John Trengrove

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Data Science at the Command Line

07 Mar 2015

A book I've been reading lately has been Data Science at the Command Line by Jeroen Janssens.

The book's main premise is that you can do a lot of interesting stuff with data purely by working with simple command line programs and joining them together using text streams. I like this approach as it allows you to quickly explore datasets without breaking into a full programming environment and also work on data with a vast array of useful utilities.

I thought the book was put together very well. The pace is good and it is fun to read. I created an example below to illustrate some of the concepts.

McDonald's Example

Let's suppose you are interested in McDonald's locations for research (in Australia as that is where I live). You might be interested in this data as a measure of fast-food consumption, or perhaps as a competitor trying to plan your expansion strategy.

The first step would be to acquire this data source. McDonald's Australia have a nice clean JSON file representing their stores in Australia available here

Accessing this data can be done as follows:

curl > stores.txt

This will retreive the data in JSON format for all locations in Australia.

A new utility I learnt about in the book was jq. This command line utility will parse and extract JSON data. I use it below to search for the store state, and store title in the downloaded file.

cat stores.txt | jq '.[] | .store_state+","+.title'

This returns the following in a csv-like format:


Another great set of utilities is csvkit. Csvkit makes it really easy covert to and work with csv files. Here I do some cleaning, add a header, and view the data with csvlook.

cat stores.txt | jq '.[] | .store_state+","+.title' | tr -d '"' | header -a "State,Store" | head | csvlook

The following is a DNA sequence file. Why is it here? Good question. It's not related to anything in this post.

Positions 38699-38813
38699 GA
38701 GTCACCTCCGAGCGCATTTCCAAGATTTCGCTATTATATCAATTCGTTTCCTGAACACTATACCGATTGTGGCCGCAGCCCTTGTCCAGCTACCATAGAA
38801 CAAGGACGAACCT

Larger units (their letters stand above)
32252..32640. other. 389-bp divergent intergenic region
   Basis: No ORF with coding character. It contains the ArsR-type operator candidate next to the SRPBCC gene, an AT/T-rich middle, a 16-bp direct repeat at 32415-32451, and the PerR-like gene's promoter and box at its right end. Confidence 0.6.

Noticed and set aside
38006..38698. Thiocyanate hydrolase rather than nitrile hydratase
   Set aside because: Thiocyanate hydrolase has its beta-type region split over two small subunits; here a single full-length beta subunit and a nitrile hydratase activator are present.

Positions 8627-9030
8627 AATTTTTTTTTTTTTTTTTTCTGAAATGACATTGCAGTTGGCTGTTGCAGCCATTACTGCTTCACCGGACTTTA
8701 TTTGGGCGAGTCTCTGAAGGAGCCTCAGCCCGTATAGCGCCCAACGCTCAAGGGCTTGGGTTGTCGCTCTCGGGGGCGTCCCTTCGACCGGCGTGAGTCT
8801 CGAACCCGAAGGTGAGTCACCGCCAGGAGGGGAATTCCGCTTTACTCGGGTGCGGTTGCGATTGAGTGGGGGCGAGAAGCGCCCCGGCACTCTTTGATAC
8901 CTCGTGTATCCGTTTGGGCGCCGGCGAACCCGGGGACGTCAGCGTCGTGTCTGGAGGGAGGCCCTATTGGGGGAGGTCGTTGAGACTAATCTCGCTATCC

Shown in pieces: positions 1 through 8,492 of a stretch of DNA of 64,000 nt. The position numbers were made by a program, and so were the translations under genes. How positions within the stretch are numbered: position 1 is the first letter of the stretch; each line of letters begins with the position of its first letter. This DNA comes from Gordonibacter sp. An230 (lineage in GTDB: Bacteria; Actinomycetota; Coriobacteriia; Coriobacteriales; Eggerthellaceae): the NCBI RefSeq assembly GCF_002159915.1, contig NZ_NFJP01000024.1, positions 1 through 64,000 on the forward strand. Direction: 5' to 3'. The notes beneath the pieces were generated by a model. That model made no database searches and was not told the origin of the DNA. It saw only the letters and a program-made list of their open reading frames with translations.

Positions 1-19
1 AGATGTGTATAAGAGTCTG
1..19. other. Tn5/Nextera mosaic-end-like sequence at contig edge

|  State | Store                         |
|  VIC   | EASTLINK NORTHBOUND           |
|  WA    | BROOME WA                     |
|  QLD   | MCWHIRTERS II QLD             |
|  VIC   | VICTORIA GARDENS VIC          |
|  QLD   | CLIFFORD GARDENS QLD          |
|  NSW   | ERINA FAIR II NSW             |
|  NSW   | NEETA CITY II NSW             |

Nothing great to look at but pretty good for a few lines of code. Csvkit even allows you to run SQL queries on the data. Below I am running a query to group the stores by state.

cat stores.txt | jq '.[] | .store_state+","+.title' | tr -d '"' | header -a "State,Store" | csvsql --query 'SELECT State,count(*) AS Count FROM stdin group by State order by Count desc' | csvlook


|  State   | Count  |
|  NSW     | 316    |
|  VIC     | 248    |
|  QLD     | 218    |
|  WA      | 78     |
|  SA      | 52     |
|  TAS     | 17     |
|  NT      | 8      |
|  ACT     | 6      |
|  Wadalba | 1      |

It seems like the Wadalba McDonald's store is going for independence! I did check the source data and it matches. Data quality is always an issue but props to McDonald's on providing their data in a decent format. It saves time scraping (scraping is always possible) and makes it easier to integrate into other applications.